In 1937, when On Contradiction was first delivered as a speech, the Chinese Communist Party, led by Mao Zedong, in response to an attack by Japan, had temporarily allied with the Guomindang, the revolutionary party led by Sun Yat-sen, which had overthrown the leaders of the Ching Dynasty in 1911. The speech was an attempt to explain both the current struggle and the upcoming development of the Communists in historical terms. Mao drew on the writings of Vladimir Ilich Lenin and Joseph Stalin, leaders of the Soviet Union, then the only nation in the world led by a Communist government. There are also considerable references to the works of Karl Marx and Friedrich Engels, nineteenth century German philosophers who initiated the ideas of communism, and through them, to the earlier works of German philosophers Immanuel Kant and Georg Wilhelm Friedrich Hegel.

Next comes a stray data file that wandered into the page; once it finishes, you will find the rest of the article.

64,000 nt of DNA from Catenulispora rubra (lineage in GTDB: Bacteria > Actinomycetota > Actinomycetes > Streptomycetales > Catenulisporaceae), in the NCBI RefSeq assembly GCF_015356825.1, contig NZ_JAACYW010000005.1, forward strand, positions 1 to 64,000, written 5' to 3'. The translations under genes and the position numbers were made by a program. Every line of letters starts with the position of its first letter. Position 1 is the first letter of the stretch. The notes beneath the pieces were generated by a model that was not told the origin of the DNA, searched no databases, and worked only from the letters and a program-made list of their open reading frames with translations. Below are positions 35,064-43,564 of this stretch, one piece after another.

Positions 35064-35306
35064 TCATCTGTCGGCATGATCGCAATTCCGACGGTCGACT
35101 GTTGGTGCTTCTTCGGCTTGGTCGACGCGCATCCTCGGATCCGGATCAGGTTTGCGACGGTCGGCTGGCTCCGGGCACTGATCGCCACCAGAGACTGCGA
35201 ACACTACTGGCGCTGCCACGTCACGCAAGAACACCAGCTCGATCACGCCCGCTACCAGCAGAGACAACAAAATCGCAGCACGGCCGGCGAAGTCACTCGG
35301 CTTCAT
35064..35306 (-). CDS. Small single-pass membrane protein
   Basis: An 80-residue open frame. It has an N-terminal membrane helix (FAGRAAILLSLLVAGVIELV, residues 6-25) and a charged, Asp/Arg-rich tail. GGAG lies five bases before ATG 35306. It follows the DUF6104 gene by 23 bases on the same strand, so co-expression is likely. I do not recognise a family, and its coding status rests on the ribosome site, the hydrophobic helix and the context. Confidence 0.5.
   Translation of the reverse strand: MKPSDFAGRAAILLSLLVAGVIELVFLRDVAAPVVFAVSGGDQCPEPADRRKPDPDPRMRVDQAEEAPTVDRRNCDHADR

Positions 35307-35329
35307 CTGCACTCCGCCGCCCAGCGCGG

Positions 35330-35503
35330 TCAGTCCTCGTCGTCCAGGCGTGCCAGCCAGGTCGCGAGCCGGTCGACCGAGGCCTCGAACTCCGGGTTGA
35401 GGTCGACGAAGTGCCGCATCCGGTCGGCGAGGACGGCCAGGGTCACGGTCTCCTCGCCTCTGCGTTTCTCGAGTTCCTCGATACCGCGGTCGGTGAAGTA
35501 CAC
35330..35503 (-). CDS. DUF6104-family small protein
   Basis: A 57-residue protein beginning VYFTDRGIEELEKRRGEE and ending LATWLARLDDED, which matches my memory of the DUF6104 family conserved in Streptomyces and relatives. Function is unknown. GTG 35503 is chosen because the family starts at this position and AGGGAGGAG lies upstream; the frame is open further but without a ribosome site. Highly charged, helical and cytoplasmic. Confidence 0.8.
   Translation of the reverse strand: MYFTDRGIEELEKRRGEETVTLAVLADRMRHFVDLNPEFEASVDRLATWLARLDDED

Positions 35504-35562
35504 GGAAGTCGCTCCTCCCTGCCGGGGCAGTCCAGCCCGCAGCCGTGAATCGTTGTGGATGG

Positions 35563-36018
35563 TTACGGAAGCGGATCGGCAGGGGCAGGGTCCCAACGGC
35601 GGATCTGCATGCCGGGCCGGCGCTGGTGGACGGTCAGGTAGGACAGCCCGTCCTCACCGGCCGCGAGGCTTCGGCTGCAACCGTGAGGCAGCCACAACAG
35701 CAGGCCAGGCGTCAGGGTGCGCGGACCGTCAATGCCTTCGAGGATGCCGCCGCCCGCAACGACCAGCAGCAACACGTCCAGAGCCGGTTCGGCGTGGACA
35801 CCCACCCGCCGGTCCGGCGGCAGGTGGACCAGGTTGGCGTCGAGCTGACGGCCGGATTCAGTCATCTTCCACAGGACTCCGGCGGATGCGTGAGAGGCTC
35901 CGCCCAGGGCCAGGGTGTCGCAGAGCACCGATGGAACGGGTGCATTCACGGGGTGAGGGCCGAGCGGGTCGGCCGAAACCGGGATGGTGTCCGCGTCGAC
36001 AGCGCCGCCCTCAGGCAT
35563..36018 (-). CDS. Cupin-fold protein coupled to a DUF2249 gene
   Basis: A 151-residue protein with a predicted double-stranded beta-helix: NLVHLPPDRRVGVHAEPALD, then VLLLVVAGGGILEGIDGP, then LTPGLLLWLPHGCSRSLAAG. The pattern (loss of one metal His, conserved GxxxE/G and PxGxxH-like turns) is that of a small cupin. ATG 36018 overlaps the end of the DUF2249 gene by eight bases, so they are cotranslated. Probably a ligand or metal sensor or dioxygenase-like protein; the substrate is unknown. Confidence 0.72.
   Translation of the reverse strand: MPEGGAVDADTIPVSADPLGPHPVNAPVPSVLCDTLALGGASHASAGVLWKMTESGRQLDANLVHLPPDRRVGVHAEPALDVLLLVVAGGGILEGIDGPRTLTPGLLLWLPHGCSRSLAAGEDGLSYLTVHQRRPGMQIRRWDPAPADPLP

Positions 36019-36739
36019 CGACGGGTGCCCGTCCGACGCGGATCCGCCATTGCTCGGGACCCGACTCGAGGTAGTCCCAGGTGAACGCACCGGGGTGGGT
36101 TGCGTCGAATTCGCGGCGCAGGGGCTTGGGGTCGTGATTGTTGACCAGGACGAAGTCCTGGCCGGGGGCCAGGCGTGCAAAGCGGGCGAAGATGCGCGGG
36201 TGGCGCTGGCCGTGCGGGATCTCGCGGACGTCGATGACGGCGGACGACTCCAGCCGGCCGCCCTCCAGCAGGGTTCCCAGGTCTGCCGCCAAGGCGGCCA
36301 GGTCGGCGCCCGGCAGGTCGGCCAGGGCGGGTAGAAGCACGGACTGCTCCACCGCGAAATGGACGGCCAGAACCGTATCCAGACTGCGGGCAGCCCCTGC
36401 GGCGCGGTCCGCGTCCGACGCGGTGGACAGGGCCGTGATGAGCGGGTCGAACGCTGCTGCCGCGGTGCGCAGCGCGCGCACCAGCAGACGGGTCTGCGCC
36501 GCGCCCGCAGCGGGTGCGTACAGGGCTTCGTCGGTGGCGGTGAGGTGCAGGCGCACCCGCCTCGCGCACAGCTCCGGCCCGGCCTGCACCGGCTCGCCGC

Kant wrote of thesis, antithesis, and synthesis. Every philosophical situation can be seen as a conflict between two opposing points of view and the resolution between them, which leads to synthesis, a new system of thought. Marx used this system to discuss the proletariat, or working class, and the capitalist ruling class, and posited as their synthesis a new ruling class composed of the workers themselves. Mao draws on both these sources in two ways. The thesis-antithesis system is generalized as a series of societal contradictions and then particularized into the revolutionary struggle between communism and capitalism, in China and elsewhere.